Adrenalin, op­por­tu­ni­ties for pho­to­graphs and the science of weather drive storm chaser Bai­ley Al­lard


Some storm chasers love adrenalin, some love the op­por­tu­ni­ties for pho­to­graphs, and some love the science of weather. Bai­ley Al­lard is de­scribed as be­ing all three.

Ator­nado was churn­ing up Illi­nois fields a mere kilo­me­tre away; far too close and Bai­ley Al­lard had no idea of its ex­act lo­ca­tion. The sky was dark and walls of rain ham­mered her ve­hi­cle. Radar data was off and on, mak­ing it a “recipe for dis­as­ter,” says Al­lard, an ex­pe­ri­enced storm chaser from Glen Al­lan, Ont., near Con­estogo Lake.

With­out radar, it felt like Al­lard – chas­ing with a friend – was “charg­ing blind.”

“We knew a tor­nado was cross­ing the high­way we were on in front of us, but we didn’t know where.”

The weather ra­dio told them the tor­nado’s mile mark­ers, and they talked to fel­low chasers on their ra­dios. Fi­nally, Al­lard pulled her car into a park­ing lot.

“We lost where we were. When that hap­pens, that’s when you get out,” Al­lard says. “You stop and make a plan. “I could hear my friend hy­per­ven­ti­lat­ing.” Re­ally, she should have stopped sooner,

she says, but the fal­ter­ing radar sites had made it dif­fi­cult to as­sess where the tor­nado was. And, she ad­mits, the pull to see one of na­ture’s most awe­some dis­plays of power can be very strong.

It was July 2016 when an out­break of tor­na­does hit the Amer­i­can Mid­west. Al­lard was chas­ing near Seneca, Illi­nois, with a friend in one car while another chaser friend was in a sec­ond ve­hi­cle.

Af­ter they stopped, “you could see power flashes so close which is a good in­di­ca­tion of a tor­nado,” Al­lard says. Power flashes are light flashes caused by arc­ing elec­tric­ity from elec­tri­cal equipment damaged by the storm. Winds of about 145 kilo­me­tres an hour as­saulted their car.

They didn’t wait around to see the dam­age caused by the tor­nado, rated EF2 on the in­ten­sity scale, but headed back to On­tario in or­der to stay ahead of the storm sys­tem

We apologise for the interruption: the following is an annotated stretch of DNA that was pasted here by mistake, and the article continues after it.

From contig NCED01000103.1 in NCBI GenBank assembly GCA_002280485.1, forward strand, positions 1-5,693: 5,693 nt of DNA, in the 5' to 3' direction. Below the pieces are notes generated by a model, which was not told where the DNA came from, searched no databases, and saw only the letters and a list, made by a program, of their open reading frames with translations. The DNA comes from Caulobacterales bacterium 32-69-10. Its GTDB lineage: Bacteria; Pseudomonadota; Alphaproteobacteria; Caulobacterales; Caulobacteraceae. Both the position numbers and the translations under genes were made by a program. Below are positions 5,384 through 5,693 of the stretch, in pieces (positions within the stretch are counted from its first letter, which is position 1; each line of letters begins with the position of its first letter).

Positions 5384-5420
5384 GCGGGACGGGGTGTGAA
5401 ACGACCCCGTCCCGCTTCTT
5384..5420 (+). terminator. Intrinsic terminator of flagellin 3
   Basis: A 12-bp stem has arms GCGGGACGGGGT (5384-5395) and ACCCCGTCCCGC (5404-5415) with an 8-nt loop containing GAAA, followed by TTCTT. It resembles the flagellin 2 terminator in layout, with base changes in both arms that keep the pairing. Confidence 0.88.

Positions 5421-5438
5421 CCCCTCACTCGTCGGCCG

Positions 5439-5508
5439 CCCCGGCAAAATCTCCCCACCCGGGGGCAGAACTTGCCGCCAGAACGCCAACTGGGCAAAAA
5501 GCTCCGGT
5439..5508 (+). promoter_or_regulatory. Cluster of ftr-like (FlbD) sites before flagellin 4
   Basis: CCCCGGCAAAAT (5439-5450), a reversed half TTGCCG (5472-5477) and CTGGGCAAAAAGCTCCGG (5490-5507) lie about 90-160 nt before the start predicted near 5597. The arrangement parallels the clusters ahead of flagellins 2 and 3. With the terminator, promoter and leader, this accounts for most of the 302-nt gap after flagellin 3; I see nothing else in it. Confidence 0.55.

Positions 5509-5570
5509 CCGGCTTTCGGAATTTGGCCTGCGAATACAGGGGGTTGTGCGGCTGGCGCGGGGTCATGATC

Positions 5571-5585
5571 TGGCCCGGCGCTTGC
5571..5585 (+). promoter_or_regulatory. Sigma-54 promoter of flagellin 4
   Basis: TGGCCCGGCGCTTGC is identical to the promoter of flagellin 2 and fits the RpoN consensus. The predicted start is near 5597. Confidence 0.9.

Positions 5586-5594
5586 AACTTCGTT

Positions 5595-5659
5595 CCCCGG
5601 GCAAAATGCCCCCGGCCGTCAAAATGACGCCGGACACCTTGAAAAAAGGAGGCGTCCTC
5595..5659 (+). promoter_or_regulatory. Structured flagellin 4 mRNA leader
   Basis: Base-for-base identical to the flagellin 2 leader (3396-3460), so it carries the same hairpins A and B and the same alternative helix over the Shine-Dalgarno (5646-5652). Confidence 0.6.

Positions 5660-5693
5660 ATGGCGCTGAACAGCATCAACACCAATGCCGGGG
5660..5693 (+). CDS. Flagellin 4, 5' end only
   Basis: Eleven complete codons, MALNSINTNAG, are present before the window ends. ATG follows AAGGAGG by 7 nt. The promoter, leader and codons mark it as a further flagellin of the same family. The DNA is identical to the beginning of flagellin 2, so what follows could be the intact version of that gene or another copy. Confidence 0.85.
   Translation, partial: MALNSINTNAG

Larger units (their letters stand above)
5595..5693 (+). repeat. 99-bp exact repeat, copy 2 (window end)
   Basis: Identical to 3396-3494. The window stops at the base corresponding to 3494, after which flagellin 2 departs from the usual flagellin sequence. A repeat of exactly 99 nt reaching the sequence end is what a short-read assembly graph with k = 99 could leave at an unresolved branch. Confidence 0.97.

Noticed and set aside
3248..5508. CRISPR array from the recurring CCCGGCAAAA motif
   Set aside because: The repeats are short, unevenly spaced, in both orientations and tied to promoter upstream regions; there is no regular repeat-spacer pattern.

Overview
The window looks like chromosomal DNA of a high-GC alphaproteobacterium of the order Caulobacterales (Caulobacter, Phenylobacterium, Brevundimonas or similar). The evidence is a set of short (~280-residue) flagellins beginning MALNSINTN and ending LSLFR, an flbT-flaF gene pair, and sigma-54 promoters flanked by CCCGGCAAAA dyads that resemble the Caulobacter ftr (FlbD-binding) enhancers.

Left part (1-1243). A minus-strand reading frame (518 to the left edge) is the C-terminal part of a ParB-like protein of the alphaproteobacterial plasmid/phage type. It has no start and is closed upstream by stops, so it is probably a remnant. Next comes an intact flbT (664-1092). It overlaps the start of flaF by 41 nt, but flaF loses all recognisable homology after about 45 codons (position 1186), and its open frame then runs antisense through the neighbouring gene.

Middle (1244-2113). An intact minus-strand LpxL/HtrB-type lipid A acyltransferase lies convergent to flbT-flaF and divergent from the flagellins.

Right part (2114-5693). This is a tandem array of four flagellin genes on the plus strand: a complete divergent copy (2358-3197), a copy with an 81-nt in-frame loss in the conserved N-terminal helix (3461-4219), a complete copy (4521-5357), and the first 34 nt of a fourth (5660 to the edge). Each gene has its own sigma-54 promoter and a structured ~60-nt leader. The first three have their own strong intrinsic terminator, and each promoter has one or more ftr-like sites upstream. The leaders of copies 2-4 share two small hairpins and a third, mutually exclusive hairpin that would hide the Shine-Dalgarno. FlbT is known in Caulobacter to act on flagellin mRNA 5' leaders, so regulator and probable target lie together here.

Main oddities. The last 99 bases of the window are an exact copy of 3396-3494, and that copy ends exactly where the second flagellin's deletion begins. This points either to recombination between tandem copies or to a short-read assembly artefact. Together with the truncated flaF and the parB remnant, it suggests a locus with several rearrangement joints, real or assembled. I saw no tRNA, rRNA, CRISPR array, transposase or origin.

as it tracked east. (The En­hanced Fu­jita Scale or EF-Scale rates wind dam­age, rang­ing from EF0 to EF5, the strong­est.)

Later, they saw pho­to­graphs of the de­struc­tion caused by winds of about 200 kilo­me­tres per hour, pow­er­ful enough to lift cars off the ground, up­root large trees and tear roofs off houses.

They saw pho­tos of the heav­ily damaged gas sta­tion where they’d filled up their tank only a short time be­fore the build­ing was hit.

“It was eerie fill­ing up with the tor­nado sirens go­ing off,” Al­lard says.

It was a too-risky ex­pe­ri­ence for a storm chaser who likes to know the risks.

“That was a lit­tle too close,” she says. “We were fine, but you rec­og­nize some­times you can be vul­ner­a­ble. It’s know­ing when to get out and some­times you push it a lit­tle far.”

But that’s not typ­i­cal for Al­lard, 32, who has been chas­ing storms since 2005. She does her re­search be­fore head­ing out, watches radar on her phone, keeps in con­tact with fel­low chasers.

Al­lard is one of about 10 to 15 chasers in On­tario whom vet­eran chaser Dave Pa­trick would “trust with (his) life” because of her ex­pe­ri­ence, good judg­ment, ob­ser­va­tions and analy­ses of com­puter mod­els.

She’s a smart, knowl­edge­able, “straightup” chaser who ques­tions and keeps learn­ing, says the Fer­gus-area man, a storm chaser for 34 years who keeps a hard hat and safety glasses in his pickup truck because of his ex­pe­ri­ence with hail as big as five-pin bowl­ing balls.

“She’s in­ter­ested in the sci­en­tific as­pects. She has no prob­lem ex­plain­ing why you do this hobby when ev­ery­body thinks you’re nuts,” says Pa­trick, 47.

“I’ve never known her to do crazy things. She has al­ways played it smart,” says storm chaser/wildlife pho­tog­ra­pher Kayla Ben­dle, 33, who lives in Grand Val­ley, a com­mu­nity that was hit by a tor­nado in 1985. “She’s got a great storm-chas­ing team that sup­ports her.”

Some chasers love the adrenalin; some love the op­por­tu­ni­ties for pho­to­graphs and some love the science of weather. “Bai­ley is all three,” Ben­dle says.